He Ate the Whole Thing
by Sean Takats
I only knew Roy for a little over a year, but I can tell you one thing about the guy: he really liked apples.
When Roy ate an apple – as he did at nearly every lunch – he began in a completely ordinary fashion, orbiting around the fruit with a series of bites just like anyone else. Move along, nothing to see here. When only what might be considered a typical apple core remained, Roy then began to take smaller nibbles of the few remaining bits of fruit flesh, exposing now the seriously fibrous components of the apple. Again, nothing you or I haven’t done with an especially delicious apple or on a particularly empty stomach.
If the stem hadn’t already come off of its own accord, Roy now removed it, a signal to those in the know (Population: Me) that things were about to get a little weird. All attention had up to now remained essentially tangential or parallel to the surface of the apple, but now Roy turned inward, attacking the core itself. No matter how many times I witnessed this performance, which by the way was entirely wordless and unselfconscious, I kept expecting him to stop, to pitch the core in the garbage can, to call it a day. But Roy persevered. Woody fibers, shiny black seeds, even that little desiccated flowery thing on the bottom. Amazingly, everything went down the hatch.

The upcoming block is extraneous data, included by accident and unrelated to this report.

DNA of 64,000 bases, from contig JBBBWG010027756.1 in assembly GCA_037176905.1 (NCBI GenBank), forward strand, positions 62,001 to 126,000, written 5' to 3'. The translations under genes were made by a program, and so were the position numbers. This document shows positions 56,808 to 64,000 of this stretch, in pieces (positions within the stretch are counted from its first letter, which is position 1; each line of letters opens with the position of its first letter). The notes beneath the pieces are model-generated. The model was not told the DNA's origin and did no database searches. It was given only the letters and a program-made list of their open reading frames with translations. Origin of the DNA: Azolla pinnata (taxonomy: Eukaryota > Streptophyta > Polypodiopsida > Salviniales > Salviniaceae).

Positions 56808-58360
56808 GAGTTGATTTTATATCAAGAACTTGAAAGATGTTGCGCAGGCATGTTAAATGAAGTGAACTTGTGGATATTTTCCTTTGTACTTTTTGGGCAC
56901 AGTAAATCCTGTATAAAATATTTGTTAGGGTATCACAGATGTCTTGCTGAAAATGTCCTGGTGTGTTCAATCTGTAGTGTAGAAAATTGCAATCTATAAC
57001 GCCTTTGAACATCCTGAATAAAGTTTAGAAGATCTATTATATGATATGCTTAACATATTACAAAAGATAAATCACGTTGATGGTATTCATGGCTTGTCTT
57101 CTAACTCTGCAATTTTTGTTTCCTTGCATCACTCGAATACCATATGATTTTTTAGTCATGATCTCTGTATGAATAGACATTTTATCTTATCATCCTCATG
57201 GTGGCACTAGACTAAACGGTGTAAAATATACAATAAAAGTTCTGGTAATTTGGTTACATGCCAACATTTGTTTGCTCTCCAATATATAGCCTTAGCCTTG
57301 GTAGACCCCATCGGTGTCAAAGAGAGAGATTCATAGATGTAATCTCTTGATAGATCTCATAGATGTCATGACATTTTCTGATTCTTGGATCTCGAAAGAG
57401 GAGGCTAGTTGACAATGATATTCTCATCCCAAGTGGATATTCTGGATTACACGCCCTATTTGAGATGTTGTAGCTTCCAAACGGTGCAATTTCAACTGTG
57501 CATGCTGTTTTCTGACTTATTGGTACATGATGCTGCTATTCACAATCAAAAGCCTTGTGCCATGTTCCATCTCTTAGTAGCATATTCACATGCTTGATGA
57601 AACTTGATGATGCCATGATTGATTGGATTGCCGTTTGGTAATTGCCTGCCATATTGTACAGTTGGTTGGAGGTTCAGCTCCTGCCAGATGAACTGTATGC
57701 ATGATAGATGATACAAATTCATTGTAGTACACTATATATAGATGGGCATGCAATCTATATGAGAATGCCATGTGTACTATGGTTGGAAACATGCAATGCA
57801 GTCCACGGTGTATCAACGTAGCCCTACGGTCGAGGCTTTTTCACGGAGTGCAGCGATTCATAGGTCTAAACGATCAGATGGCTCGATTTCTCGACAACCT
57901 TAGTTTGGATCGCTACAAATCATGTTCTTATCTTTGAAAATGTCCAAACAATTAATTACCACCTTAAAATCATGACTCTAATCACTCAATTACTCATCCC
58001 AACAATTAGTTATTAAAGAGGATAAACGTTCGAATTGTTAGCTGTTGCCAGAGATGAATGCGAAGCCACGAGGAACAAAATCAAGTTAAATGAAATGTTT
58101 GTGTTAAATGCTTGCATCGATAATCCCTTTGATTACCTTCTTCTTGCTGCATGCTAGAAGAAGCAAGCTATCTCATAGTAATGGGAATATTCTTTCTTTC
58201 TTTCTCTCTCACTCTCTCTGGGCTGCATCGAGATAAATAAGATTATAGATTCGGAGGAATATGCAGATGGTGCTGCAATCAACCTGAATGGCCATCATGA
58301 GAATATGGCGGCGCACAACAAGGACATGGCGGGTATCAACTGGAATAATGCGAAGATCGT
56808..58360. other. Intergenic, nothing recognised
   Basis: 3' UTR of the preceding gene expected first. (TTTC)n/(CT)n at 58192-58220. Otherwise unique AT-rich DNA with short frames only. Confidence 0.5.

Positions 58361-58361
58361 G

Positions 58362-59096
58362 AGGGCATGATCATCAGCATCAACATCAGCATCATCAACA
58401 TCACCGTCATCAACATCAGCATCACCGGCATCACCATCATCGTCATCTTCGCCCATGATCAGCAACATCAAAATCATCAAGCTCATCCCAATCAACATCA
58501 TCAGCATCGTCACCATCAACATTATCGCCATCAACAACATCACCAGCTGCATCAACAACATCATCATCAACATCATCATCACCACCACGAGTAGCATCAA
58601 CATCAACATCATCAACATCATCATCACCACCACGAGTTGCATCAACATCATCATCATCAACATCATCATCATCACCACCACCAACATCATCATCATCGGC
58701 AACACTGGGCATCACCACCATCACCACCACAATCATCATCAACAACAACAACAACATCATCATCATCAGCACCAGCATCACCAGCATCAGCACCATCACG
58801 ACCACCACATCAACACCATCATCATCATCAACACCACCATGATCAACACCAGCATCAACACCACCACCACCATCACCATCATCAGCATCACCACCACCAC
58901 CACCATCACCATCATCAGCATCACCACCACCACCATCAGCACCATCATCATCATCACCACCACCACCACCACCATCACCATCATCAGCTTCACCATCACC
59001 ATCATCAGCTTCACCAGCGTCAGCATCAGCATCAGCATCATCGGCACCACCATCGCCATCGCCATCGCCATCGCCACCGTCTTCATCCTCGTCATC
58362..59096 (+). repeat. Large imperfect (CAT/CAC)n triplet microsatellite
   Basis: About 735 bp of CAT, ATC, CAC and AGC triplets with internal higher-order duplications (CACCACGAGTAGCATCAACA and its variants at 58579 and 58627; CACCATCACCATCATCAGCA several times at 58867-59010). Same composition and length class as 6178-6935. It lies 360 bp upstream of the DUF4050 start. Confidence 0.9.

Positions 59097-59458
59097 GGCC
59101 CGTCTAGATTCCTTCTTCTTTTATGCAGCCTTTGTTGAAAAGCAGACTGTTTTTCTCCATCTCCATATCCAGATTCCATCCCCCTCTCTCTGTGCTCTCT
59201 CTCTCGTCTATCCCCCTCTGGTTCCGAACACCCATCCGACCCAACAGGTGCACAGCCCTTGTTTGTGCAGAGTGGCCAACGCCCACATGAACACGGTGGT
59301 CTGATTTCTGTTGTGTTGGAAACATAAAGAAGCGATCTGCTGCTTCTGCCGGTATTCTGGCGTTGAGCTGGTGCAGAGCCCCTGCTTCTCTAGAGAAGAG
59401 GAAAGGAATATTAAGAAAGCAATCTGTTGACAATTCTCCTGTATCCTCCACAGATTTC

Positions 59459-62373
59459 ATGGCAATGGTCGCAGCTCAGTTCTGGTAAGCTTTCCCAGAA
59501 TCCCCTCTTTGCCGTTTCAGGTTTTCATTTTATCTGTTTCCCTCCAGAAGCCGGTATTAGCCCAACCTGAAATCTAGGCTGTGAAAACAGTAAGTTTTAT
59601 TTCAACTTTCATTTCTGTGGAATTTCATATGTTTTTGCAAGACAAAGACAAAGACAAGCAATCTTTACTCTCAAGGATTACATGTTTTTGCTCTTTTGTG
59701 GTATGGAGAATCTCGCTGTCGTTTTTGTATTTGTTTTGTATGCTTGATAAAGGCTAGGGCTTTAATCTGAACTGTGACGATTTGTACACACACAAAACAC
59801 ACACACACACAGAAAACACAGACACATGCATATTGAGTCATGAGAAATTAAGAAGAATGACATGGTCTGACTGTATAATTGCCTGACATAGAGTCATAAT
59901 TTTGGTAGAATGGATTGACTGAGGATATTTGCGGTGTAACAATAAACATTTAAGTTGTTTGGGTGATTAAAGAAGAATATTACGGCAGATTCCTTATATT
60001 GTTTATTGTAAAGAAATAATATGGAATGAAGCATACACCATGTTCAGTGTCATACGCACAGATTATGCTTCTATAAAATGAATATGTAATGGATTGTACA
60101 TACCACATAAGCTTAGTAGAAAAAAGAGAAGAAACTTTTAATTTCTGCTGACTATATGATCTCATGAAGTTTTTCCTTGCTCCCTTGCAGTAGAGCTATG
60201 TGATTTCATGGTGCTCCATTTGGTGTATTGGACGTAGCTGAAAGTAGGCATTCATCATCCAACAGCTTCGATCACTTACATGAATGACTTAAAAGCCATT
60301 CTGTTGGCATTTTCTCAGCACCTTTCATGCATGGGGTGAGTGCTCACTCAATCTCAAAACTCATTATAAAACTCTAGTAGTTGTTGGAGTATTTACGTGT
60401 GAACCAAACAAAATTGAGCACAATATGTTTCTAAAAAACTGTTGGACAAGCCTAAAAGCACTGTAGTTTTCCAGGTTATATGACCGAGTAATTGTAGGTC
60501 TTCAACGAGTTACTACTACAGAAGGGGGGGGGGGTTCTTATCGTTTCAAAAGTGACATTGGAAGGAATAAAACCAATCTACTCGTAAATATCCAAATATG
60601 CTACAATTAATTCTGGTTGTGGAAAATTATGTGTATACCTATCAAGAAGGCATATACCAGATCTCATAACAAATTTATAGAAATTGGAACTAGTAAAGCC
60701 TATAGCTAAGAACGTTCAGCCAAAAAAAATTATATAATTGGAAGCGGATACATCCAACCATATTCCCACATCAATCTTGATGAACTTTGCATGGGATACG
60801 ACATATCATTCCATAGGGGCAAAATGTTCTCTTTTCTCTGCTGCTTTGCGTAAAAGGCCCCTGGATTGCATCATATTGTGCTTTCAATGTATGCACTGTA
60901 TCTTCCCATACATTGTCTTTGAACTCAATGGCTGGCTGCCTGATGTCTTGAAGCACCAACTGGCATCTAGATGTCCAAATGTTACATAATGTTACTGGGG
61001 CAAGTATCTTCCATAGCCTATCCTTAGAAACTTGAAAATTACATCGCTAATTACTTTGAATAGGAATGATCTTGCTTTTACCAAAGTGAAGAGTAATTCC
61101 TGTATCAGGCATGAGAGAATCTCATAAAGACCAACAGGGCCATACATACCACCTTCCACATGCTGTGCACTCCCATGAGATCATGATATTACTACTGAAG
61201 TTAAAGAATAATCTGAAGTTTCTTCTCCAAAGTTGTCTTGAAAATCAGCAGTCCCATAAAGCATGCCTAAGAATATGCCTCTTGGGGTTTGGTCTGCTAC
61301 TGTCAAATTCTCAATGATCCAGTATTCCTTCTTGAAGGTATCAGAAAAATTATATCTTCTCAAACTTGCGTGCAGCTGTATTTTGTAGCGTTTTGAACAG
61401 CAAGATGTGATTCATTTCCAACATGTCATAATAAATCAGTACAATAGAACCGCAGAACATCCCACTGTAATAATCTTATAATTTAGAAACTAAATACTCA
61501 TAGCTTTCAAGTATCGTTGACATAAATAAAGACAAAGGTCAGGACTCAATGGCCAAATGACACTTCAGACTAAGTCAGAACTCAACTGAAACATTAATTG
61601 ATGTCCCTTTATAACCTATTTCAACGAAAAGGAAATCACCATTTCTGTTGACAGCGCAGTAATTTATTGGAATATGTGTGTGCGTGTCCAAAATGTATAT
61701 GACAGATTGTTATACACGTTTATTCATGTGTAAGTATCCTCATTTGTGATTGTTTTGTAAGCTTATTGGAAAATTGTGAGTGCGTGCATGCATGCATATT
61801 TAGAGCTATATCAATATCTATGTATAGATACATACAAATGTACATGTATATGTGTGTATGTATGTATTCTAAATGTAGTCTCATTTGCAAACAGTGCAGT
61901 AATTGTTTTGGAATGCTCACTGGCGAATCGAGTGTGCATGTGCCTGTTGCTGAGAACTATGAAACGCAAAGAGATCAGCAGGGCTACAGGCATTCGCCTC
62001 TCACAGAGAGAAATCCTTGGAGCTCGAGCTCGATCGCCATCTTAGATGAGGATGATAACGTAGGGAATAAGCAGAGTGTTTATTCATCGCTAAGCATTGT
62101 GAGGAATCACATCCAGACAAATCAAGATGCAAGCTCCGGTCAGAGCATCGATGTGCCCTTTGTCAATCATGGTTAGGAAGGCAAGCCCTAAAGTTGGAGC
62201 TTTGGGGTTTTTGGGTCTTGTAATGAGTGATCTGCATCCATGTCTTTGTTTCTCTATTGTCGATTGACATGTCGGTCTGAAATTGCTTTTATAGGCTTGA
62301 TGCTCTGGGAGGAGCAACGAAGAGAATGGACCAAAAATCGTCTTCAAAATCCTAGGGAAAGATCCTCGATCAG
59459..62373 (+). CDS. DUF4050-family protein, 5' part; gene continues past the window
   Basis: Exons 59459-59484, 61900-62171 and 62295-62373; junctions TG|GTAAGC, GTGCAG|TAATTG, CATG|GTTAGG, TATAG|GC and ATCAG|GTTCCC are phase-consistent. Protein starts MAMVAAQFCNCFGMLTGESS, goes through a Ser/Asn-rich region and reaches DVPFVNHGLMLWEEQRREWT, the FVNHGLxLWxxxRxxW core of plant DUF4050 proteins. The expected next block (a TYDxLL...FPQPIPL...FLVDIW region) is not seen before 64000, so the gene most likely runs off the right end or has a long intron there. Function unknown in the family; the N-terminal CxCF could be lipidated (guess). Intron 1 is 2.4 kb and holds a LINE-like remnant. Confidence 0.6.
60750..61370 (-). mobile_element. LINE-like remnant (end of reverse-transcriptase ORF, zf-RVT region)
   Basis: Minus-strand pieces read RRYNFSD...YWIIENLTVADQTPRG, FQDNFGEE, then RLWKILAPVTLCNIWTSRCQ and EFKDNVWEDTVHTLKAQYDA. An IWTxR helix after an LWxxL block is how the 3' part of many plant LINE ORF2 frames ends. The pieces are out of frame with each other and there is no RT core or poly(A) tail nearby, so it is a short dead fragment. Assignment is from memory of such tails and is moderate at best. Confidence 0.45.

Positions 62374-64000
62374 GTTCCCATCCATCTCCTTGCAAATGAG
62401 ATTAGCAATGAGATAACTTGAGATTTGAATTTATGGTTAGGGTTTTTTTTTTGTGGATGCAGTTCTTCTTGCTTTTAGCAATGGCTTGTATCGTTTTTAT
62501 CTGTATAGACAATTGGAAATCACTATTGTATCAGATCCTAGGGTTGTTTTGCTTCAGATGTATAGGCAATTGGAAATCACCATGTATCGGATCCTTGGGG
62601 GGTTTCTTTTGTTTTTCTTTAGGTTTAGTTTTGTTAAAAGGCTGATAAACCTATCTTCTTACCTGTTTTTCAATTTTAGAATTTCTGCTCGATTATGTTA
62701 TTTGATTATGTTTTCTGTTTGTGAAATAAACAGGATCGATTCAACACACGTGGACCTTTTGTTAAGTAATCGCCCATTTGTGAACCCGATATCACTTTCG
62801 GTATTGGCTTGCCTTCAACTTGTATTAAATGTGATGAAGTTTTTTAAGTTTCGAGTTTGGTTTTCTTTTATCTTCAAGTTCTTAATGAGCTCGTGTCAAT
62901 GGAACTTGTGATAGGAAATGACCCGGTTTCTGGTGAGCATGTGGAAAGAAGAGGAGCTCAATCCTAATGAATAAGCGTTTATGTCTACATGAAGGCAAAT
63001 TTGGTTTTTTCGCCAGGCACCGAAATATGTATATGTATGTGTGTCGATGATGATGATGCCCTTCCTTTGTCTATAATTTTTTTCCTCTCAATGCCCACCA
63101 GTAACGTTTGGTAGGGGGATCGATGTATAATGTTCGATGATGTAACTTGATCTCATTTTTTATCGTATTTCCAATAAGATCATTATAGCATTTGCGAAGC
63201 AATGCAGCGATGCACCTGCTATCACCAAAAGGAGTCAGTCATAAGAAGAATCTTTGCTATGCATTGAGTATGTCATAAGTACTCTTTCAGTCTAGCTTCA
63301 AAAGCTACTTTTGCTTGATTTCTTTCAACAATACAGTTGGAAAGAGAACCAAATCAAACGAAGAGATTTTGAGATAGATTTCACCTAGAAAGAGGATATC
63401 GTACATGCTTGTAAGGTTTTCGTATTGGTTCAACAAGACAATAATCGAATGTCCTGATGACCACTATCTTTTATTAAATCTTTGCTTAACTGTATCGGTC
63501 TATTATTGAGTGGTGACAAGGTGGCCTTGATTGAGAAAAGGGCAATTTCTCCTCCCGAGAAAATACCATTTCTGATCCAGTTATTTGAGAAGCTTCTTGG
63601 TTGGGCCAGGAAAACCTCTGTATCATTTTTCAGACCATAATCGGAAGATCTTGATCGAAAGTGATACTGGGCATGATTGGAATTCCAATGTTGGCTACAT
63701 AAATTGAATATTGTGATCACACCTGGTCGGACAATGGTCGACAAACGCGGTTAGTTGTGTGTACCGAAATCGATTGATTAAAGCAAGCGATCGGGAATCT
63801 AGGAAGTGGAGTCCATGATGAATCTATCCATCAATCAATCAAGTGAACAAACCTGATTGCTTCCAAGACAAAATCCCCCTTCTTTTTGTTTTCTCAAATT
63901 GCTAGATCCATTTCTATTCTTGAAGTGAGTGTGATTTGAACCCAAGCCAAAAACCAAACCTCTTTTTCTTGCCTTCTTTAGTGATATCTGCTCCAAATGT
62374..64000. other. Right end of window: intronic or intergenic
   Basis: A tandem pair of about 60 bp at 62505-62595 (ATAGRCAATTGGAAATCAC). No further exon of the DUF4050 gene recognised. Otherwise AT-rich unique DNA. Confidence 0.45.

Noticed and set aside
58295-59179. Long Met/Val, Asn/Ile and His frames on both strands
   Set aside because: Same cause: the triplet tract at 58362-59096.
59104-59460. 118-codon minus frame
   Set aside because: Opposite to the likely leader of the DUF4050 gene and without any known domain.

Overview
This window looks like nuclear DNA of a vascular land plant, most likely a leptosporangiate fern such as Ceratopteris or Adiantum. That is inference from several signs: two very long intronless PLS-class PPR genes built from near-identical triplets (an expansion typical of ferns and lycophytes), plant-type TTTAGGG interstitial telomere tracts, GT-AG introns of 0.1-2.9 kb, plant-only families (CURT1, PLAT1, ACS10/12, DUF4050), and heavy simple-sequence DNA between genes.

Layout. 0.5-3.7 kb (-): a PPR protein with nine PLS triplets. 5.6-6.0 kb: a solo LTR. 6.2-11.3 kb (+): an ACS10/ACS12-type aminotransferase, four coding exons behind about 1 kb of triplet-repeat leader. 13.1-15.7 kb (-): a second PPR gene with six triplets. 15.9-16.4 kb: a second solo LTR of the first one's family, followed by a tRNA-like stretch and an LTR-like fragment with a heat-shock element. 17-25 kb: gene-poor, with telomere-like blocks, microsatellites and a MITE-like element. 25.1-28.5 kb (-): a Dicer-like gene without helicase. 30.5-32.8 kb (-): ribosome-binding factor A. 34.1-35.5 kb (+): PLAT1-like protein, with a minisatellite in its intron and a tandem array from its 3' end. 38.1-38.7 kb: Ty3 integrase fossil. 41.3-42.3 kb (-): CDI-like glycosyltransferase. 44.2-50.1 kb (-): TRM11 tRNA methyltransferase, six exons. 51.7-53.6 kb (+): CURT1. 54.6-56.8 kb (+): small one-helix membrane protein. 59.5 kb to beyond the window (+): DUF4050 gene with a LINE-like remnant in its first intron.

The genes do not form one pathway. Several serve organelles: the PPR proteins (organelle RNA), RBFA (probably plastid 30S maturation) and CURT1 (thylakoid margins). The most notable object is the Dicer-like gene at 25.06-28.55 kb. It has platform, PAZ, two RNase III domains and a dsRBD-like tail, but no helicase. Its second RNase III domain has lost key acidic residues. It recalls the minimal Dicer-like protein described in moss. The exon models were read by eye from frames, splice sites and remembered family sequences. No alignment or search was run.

Before meeting Roy, I had never before witnessed any such display nor do I expect to see it duplicated ever again, and here you might expect me to conclude that such voracity suggested Roy’s zest for life or his constitutional inability to do anything halfway. Or perhaps to propose something even more hackneyed along the lines of a paradise lost or a special affinity for the fruit of the tree of knowledge.
I think he just really liked apples.